Following a plummet to near-2008 recession levels in March, Lancaster County’s consumer sentiment index score soared 17 points in May.

Local consumers said a thriving local business environment, low unemployment and ease of finding a job led to a positive outlook, the highest score in 22 months. The May index score was 83.1, according to the survey conducted the first week in May by the Economic Development Company of Lancaster County’s Center for Regional Analysis with the help of LNP | LancasterOnline. The local measure is currently tallied every other month.

The latest local index score highlights an up-and-down trend that began in July 2022.  

Lancaster County’s optimistic sentiment registered in contrast to a dimmer view nationally. The national consumer sentiment saw a 4.3-point drop over the same time frame (March 2023 to May 2023), according to the University of Michigan's latest Survey of Consumers polling. 

The divergence of the two polls coupled with the up-down nature of Lancaster’s polling, underscores a sense of economic uncertainty, according to the EDC. 

Consumer confidence is important because consumer spending is the largest driver of economic activity. And the consumer confidence measure is one of few economic indicators that provide nearly real-time insight into spending as indicators like unemployment and retail spending can lag a month.

Local developments boost outlook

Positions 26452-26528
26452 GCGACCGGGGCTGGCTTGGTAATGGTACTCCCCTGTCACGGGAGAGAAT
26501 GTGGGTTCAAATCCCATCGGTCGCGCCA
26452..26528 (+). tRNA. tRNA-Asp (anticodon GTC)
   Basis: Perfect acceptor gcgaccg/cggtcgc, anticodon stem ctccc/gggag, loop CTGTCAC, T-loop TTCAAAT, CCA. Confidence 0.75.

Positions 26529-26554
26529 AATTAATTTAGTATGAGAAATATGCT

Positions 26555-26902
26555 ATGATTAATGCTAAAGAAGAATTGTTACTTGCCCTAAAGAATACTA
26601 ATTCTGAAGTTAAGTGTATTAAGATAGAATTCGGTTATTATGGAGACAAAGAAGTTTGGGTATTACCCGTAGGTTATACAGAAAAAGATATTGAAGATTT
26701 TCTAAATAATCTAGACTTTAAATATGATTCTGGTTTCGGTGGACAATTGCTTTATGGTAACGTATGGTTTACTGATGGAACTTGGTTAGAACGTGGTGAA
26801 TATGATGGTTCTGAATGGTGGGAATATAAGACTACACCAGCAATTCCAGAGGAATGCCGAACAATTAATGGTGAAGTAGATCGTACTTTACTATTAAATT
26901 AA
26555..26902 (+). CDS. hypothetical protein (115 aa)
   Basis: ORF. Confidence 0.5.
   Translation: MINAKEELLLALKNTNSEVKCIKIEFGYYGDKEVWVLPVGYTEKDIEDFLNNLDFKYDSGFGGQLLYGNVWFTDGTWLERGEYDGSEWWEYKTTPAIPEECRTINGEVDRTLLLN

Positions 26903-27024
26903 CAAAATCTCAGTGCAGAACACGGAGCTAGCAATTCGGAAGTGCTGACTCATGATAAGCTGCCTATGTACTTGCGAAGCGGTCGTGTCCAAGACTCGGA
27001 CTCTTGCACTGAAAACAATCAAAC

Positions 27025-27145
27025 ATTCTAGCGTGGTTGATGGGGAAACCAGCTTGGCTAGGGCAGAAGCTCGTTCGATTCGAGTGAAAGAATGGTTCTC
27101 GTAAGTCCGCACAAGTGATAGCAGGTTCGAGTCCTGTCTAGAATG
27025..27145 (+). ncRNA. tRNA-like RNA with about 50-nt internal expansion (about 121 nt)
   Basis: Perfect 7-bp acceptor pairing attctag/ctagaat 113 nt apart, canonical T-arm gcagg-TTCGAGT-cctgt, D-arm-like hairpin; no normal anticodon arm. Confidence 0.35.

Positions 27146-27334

Locally, the uptick in consumer attitudes is largely attributable to a positive shift in respondents’ outlook on where the economy is heading.

In response to a survey question about business conditions in the next five years, a 40-year-old man from the Landisville area said he expected good times. He could have picked bad times or a mix of good and bad. The survey does not collect names and allows responders to elaborate on their opinion.

“There is a lot of development in Lancaster city which will lead to increased economic production and also jobs,” he wrote. “Lancaster is an up and coming city with a vibrant entertainment district. The county is conveniently located around four major cities which will help with housing costs.”

Inflation, however, continues to remain in the forefront of Lancaster County residents’ minds.

A 31-year-old woman from Lancaster city responded to a survey question that she expects the financial situation to get better in the next year, but she is worried about inflation. 

“There will hopefully be improvements but inflation is still driving people out of the market,” she responded.

Although May's polling saw respondents expressing relief in the wake of a 10-month decline in the inflation rate, many respondents noted that the latest inflation rate measure in April of 4.9%  – more than double the Federal Reserve’s target of 2% – continues to cause them financial difficulties. 

Respondents noted a thriving local business environment as a contributing factor to their heightened optimism. At the same time, the growing number of economists forecasting an impending recession weighed on many respondents’ minds.

Accounting for the recent dip in national consumer sentiment, Joanne Hsu, director of the Survey of Consumers at the University of Michigan, said in a written statement that “worries about the economy escalated in May alongside the proliferation of negative news about the economy, including the debt crisis standoff.”

While local respondents shared frustration with national economic policy, the ongoing federal debt ceiling crisis was notably absent as only 2% of survey responses contained any mention of national debt policy, the EDC said.

The online survey was supplemented by a survey from Schlesinger Group, a marketing research company based in New Jersey. The local survey is modeled after University of Michigan’s monthly measure to allow for comparison to national results. 

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